First Toys; Now Cold Medicine

Some Remedies Banned for Chidren Under 6

Parents of children under the age of 6 have one more topic to add to their lists of dos and don’ts. A Food and Drug Administration advisory committee voted last week to ban some over-the-counter cold medicines marketed to children under the age of 6.

The 13-9 vote came a week after major manufacturers agreed to withdraw more than a dozen cold products labeled for use of infants and toddlers. The committee found no proof that over-the-counter cold and cough medicines work for children under age 6, and that giving them to young children cannot be recommended.

Between 1969 and fall 2006, 54 child deaths from decongestants have been reported and 69 from antihistamines. The majority of the deaths involved children under 2 years old. The American Academy of Pediatrics supported the decision saying: “These medicines are ineffective and can have serious side effects. There are other ways to treat cold symptoms.”

The parents of children this age are split over the FDA’s decision. Lavon Surratt, a father of an 18-month-old son, did not support the decision. “Each time my son has been sick, I go to CVS and buy either Pediacare or Tylenol and soon after he’s getting better,” Surratt said. “With the weather changing, he has a cold now. I went to CVS, and there were only children medicines but nothing for his age. I left with only Vick’s baby rub. My son was coughing and sneezing the whole night. Warnings can be put on the labels, and parents should be able to decide to buy medications for their kids or not.”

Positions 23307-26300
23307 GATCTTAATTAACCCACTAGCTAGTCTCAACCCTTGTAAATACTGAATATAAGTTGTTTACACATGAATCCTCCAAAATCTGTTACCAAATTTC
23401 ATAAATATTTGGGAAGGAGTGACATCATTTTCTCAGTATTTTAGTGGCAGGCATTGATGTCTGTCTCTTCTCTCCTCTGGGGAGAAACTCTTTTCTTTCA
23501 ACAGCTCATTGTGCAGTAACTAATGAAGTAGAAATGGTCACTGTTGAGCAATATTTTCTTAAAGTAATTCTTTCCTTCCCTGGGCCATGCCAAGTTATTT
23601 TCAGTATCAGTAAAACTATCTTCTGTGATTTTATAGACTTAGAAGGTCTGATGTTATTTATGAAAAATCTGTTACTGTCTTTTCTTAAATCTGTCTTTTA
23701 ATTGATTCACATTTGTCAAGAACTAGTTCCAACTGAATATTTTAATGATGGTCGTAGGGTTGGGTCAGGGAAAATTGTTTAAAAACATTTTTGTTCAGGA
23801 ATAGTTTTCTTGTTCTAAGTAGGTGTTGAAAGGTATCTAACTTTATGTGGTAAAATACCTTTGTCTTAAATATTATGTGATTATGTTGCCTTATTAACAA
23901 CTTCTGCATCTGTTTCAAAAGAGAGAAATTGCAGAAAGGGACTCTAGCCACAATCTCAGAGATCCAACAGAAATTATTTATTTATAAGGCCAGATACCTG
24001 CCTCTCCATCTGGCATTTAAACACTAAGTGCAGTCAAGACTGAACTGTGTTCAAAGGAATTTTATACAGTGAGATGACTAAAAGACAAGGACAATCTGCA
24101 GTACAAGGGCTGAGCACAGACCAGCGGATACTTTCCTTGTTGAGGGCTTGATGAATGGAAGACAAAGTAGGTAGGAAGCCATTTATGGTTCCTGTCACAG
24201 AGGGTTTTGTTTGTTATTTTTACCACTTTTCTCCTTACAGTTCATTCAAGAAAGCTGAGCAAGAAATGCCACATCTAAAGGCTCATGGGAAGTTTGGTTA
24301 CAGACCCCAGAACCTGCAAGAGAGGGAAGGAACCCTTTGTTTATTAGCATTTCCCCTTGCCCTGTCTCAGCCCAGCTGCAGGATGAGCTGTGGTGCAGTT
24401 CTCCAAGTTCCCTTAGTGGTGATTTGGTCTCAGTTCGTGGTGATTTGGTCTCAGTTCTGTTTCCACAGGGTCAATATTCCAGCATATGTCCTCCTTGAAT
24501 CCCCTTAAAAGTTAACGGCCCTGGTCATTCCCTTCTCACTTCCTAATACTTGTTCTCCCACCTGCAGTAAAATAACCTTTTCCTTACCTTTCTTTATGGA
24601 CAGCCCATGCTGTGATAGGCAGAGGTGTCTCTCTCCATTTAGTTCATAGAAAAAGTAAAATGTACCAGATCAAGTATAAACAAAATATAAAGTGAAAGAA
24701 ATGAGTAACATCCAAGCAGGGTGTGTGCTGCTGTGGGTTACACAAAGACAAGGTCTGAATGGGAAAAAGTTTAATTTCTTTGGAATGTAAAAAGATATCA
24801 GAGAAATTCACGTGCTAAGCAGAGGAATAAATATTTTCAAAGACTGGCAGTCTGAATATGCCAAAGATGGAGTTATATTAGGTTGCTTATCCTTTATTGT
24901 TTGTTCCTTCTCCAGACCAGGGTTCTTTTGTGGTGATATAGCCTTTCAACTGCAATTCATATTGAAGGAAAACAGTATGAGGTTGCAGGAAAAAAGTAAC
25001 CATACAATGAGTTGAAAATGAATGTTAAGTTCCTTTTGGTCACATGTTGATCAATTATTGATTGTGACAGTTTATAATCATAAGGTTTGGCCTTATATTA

Patience Green, a mother of a 3-year-old son, supported the decision. “I don’t really give my son medicines,” Green said. “But when I do, I believe that his improvement in health is quite possibly due to the placebo effect, which means that it only seems like the medicines are working.”

A possible drawback to the vote and removal of the medicines is that some parents may start buying adult medicines and attempting to give smaller doses in an effort to aid a child’s cold. “I think it’s too risky to give my son something that’s not for his age. But I can see a parent’s rationale with doing so. It’s tough when they are so little and there is no help for them.”

The FDA is reviewing last week’s recommendations and says that any formal action could take years. Although, the drug industry has voluntarily withdrawn some products designed for children under 2, it maintains that the remedies are both safe and effective for older children when used properly.